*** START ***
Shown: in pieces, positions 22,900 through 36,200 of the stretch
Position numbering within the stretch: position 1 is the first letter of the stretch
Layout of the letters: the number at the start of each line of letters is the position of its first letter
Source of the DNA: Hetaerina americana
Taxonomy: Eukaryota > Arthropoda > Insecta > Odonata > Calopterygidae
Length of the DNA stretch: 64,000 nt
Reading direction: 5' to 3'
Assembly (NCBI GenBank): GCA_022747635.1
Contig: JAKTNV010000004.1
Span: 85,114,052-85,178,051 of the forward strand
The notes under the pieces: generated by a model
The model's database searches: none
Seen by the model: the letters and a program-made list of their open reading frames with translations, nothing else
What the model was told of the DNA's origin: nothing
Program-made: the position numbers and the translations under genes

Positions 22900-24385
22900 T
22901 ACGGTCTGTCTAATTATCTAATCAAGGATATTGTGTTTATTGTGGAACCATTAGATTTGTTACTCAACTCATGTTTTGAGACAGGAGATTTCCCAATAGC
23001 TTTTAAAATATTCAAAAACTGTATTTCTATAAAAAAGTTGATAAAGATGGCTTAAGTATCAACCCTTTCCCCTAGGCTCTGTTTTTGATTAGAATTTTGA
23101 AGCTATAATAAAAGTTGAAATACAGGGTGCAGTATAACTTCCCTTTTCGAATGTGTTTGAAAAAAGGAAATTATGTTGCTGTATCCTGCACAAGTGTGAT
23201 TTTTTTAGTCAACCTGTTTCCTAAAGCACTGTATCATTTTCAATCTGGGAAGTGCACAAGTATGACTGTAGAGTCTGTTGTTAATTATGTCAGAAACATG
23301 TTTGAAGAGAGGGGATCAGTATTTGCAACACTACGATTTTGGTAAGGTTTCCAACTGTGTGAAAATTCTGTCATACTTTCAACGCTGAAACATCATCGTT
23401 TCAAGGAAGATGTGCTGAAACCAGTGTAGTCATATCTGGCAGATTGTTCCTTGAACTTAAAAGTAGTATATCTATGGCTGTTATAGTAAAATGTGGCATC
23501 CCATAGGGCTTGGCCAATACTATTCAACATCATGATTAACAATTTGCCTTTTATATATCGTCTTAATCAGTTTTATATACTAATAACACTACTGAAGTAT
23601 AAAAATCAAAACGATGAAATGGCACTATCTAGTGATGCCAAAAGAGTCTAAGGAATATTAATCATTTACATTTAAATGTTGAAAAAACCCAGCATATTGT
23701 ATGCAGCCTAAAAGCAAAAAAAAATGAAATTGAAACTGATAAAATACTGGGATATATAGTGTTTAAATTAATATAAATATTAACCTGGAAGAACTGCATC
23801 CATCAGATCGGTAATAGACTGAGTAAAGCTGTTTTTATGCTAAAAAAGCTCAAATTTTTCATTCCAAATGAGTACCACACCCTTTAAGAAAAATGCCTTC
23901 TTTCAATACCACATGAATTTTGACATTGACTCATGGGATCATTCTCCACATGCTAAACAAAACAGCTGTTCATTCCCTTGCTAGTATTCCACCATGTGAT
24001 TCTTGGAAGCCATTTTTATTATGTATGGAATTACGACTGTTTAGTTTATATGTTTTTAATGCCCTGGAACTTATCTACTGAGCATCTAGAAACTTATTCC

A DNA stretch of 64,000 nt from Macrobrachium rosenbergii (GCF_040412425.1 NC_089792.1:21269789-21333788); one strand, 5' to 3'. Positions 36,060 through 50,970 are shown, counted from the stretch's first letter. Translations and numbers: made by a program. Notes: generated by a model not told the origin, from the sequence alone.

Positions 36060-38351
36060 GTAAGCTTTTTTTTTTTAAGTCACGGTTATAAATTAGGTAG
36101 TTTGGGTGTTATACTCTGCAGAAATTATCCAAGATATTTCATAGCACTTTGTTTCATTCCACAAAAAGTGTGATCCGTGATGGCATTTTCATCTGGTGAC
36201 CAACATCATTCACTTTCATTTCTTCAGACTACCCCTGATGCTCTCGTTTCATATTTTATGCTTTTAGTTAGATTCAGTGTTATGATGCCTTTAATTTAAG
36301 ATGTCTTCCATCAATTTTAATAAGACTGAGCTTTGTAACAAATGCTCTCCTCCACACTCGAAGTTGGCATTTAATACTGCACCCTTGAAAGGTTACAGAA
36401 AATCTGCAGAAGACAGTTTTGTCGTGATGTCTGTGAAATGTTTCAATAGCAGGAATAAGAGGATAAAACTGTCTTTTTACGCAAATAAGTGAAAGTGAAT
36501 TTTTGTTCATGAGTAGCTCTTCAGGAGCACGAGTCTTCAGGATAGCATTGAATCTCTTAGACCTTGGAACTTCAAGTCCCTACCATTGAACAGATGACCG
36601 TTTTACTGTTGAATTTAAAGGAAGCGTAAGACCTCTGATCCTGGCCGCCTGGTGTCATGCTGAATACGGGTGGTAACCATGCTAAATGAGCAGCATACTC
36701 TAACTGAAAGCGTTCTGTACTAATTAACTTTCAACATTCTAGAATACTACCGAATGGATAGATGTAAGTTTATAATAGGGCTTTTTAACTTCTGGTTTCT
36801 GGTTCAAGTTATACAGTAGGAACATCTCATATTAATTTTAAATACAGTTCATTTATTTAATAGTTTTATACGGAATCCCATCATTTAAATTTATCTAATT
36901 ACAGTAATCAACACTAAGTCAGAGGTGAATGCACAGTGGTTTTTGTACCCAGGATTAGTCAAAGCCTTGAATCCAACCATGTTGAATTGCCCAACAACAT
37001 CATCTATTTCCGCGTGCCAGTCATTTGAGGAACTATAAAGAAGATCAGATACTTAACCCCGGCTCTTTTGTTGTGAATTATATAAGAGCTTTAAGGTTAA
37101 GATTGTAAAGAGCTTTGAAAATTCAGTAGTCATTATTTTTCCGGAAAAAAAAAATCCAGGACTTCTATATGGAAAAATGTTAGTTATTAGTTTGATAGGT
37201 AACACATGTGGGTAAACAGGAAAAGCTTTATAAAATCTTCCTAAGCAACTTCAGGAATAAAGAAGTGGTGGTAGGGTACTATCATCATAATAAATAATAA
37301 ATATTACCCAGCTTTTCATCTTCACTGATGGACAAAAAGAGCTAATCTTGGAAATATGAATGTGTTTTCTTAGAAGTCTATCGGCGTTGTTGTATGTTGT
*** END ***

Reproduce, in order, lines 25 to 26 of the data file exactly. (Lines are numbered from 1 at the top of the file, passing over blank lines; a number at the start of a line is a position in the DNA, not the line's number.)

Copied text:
23601 AAAAATCAAAACGATGAAATGGCACTATCTAGTGATGCCAAAAGAGTCTAAGGAATATTAATCATTTACATTTAAATGTTGAAAAAACCCAGCATATTGT
23701 ATGCAGCCTAAAAGCAAAAAAAAATGAAATTGAAACTGATAAAATACTGGGATATATAGTGTTTAAATTAATATAAATATTAACCTGGAAGAACTGCATC